(I am an idiot.)
I cannot even explain how glad I am that I pushed the PUBLISH button on that last post. I know the old adage "it takes a village" is supposed to refer to raising children, but I think it's actually talking about keeping moms sane because sometimes it takes other moms saying "I have been there" to clear a tired head. Thank you, thank you, thank you for the suggestions and encouragement.
I am, in fact, an idiot. I forgot the most important lesson that I learned from baby number one, my sweet girl, and it is: It's not about me. Sleep deprivation clouds the thinking and judgment, but putting it all in writing and reading the responses helped put everything in perspective for me.
It's not about me and my schedule.
It's not about me and what I want/need.
I became so focused on my own needs and desires that I forgot about Colin's, and I know that's harsh judgment of myself, but it's the truth. I am a selfish being, we all are, but there are certain things that I know I need in order to have something left to give at the end of the day. Mothers are notorious for denying themselves what they need or want, and I don't think that's healthy for the mom or the child. When I stopped to think about what it is I need, it comes down to two things:
1. I need Colin to be happy. I need for him not to spend his awake and alert time crying. It's very demoralizing to me to see him clearly miserable and not be able to comfort him. It makes me feel like I am loving my baby wrong, if that makes sense.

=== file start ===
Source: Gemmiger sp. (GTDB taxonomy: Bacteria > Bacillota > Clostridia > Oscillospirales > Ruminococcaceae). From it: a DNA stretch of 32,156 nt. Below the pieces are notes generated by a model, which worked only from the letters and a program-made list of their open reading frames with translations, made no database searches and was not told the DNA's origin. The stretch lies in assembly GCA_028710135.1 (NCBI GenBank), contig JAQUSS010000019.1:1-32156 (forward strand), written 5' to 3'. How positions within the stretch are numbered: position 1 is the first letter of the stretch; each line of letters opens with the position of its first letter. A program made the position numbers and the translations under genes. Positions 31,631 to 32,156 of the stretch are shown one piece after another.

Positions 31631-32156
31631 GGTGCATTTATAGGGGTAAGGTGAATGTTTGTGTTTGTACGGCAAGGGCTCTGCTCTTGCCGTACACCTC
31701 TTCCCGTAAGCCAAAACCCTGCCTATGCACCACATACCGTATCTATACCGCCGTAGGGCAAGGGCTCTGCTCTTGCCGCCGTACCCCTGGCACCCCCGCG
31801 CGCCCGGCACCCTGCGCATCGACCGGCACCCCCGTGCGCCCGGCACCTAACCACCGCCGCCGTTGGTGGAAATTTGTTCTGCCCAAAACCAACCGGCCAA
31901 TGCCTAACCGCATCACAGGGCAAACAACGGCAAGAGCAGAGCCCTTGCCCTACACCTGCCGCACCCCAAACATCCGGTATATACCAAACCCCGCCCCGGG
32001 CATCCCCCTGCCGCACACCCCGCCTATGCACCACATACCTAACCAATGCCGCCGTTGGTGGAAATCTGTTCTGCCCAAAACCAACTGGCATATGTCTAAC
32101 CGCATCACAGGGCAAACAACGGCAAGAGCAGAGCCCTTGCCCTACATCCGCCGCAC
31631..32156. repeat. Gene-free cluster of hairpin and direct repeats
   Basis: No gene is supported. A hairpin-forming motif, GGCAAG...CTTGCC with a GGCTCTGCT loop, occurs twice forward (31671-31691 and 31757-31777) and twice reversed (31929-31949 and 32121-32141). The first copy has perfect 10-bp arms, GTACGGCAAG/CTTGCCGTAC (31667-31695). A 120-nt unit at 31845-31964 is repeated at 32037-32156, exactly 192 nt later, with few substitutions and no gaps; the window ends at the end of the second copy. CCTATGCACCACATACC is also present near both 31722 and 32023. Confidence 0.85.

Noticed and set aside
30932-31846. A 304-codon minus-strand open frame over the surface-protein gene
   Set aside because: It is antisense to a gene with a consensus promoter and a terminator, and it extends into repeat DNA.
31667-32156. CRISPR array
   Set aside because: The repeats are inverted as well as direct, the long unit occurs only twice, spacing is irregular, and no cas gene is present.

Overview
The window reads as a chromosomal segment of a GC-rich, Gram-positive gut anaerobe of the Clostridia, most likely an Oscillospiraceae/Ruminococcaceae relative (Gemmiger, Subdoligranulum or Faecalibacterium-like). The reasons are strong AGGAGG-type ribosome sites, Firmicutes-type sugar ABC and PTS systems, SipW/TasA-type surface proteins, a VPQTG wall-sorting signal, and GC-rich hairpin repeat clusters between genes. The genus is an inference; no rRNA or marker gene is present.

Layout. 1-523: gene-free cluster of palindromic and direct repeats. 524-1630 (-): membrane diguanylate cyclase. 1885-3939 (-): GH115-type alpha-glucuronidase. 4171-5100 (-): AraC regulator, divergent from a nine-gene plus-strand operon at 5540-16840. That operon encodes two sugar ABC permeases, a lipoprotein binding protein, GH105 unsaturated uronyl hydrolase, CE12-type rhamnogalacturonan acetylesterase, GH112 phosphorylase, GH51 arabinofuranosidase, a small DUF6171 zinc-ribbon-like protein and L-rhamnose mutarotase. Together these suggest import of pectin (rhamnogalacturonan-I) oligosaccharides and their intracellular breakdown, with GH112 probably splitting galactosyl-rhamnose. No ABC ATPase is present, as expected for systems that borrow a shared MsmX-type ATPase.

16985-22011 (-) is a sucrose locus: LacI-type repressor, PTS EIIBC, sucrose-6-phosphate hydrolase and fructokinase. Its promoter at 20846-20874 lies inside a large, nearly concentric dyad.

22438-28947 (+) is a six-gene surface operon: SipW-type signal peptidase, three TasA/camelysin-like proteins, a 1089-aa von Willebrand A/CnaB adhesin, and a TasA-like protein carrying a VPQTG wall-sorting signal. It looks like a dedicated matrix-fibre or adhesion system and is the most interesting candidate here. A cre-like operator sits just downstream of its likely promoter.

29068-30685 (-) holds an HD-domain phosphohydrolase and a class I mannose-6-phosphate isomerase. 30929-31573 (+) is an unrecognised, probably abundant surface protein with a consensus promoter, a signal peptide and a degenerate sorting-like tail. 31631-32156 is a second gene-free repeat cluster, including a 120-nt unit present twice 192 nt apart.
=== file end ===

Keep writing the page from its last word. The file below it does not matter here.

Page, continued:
2. I need some "hands off" time. I love, love, love snuggling and holding Colin, but I also need to be able to put him down without him crying because sometimes, I need to eat or pee or stand on my head.
The past two weeks have been pretty tough with Colin resisting napping through most of the middle of the day. I was not getting enough of what I needed and he clearly wasn't either, so I decided that a schedule and napping in the crib would solve these problems. I was wrong about that. Babies do not fit into their parents' schedules; parents fit into their baby's. Once I realized that Colin will not be forced into napping when and where it's convenient for me, he began actually sleeping during the day. It's not been in his crib, but for the past few days, he's taken long naps in his car seat. He's also been napping well swaddled in my arms. All of this napping means that when he's awake, he's so much happier. In fact, there has been minimal crying and lots of smiling for the past few days.
Focusing on Colin instead of myself has actually given me more of what I need. He's happy. He turns his head when he hears my voice and smiles at me, and that fills my love tank to the brim. He coos and chats and interacts, and this is how I want him to spend his awake time. Forget all that crying.
And once I stopped trying to force him into his crib, I realized that he will sleep for longer periods of time in his car seat, which means that I have a little time to myself. I am a better mommy for it. I can take a nap, write some thank-you notes, check my email, or get dressed, and not feel guilty that Colin is losing it while I am doing something else.
I guess I just forgot how tough these first few weeks and months are, but things will get easier. I needed to remind myself that babies get to be pretty fun. Just look at how much fun Cara was!